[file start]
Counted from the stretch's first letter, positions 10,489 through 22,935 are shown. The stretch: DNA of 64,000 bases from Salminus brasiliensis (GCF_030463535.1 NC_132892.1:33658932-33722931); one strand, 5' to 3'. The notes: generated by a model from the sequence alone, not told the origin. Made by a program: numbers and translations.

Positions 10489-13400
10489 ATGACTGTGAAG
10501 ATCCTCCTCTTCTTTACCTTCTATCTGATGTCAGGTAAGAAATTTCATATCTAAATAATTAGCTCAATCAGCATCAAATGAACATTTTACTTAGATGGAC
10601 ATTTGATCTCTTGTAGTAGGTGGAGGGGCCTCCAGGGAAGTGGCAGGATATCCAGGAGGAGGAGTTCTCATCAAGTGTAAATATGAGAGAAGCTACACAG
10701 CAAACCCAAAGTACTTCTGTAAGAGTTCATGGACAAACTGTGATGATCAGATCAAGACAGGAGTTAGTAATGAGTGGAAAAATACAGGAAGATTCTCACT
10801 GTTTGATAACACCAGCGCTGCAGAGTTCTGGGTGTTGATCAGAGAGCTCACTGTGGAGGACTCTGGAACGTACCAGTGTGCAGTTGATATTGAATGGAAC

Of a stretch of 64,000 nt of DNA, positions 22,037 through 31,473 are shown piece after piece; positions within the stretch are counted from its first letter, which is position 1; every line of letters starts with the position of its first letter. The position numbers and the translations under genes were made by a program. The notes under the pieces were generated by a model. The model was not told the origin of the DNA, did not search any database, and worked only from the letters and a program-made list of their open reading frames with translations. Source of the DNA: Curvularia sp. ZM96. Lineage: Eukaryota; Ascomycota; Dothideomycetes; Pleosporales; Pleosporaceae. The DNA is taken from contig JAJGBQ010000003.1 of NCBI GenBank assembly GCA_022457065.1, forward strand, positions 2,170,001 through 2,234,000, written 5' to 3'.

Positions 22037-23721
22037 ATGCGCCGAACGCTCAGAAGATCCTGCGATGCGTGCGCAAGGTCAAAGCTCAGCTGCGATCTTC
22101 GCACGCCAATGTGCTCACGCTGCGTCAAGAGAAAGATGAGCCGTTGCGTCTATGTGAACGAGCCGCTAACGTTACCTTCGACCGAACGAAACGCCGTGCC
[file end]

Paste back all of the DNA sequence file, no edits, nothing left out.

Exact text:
Counted from the stretch's first letter, positions 10,489 through 22,935 are shown. The stretch: DNA of 64,000 bases from Salminus brasiliensis (GCF_030463535.1 NC_132892.1:33658932-33722931); one strand, 5' to 3'. The notes: generated by a model from the sequence alone, not told the origin. Made by a program: numbers and translations.

Positions 10489-13400
10489 ATGACTGTGAAG
10501 ATCCTCCTCTTCTTTACCTTCTATCTGATGTCAGGTAAGAAATTTCATATCTAAATAATTAGCTCAATCAGCATCAAATGAACATTTTACTTAGATGGAC
10601 ATTTGATCTCTTGTAGTAGGTGGAGGGGCCTCCAGGGAAGTGGCAGGATATCCAGGAGGAGGAGTTCTCATCAAGTGTAAATATGAGAGAAGCTACACAG
10701 CAAACCCAAAGTACTTCTGTAAGAGTTCATGGACAAACTGTGATGATCAGATCAAGACAGGAGTTAGTAATGAGTGGAAAAATACAGGAAGATTCTCACT
10801 GTTTGATAACACCAGCGCTGCAGAGTTCTGGGTGTTGATCAGAGAGCTCACTGTGGAGGACTCTGGAACGTACCAGTGTGCAGTTGATATTGAATGGAAC

Of a stretch of 64,000 nt of DNA, positions 22,037 through 31,473 are shown piece after piece; positions within the stretch are counted from its first letter, which is position 1; every line of letters starts with the position of its first letter. The position numbers and the translations under genes were made by a program. The notes under the pieces were generated by a model. The model was not told the origin of the DNA, did not search any database, and worked only from the letters and a program-made list of their open reading frames with translations. Source of the DNA: Curvularia sp. ZM96. Lineage: Eukaryota; Ascomycota; Dothideomycetes; Pleosporales; Pleosporaceae. The DNA is taken from contig JAJGBQ010000003.1 of NCBI GenBank assembly GCA_022457065.1, forward strand, positions 2,170,001 through 2,234,000, written 5' to 3'.

Positions 22037-23721
22037 ATGCGCCGAACGCTCAGAAGATCCTGCGATGCGTGCGCAAGGTCAAAGCTCAGCTGCGATCTTC
22101 GCACGCCAATGTGCTCACGCTGCGTCAAGAGAAAGATGAGCCGTTGCGTCTATGTGAACGAGCCGCTAACGTTACCTTCGACCGAACGAAACGCCGTGCC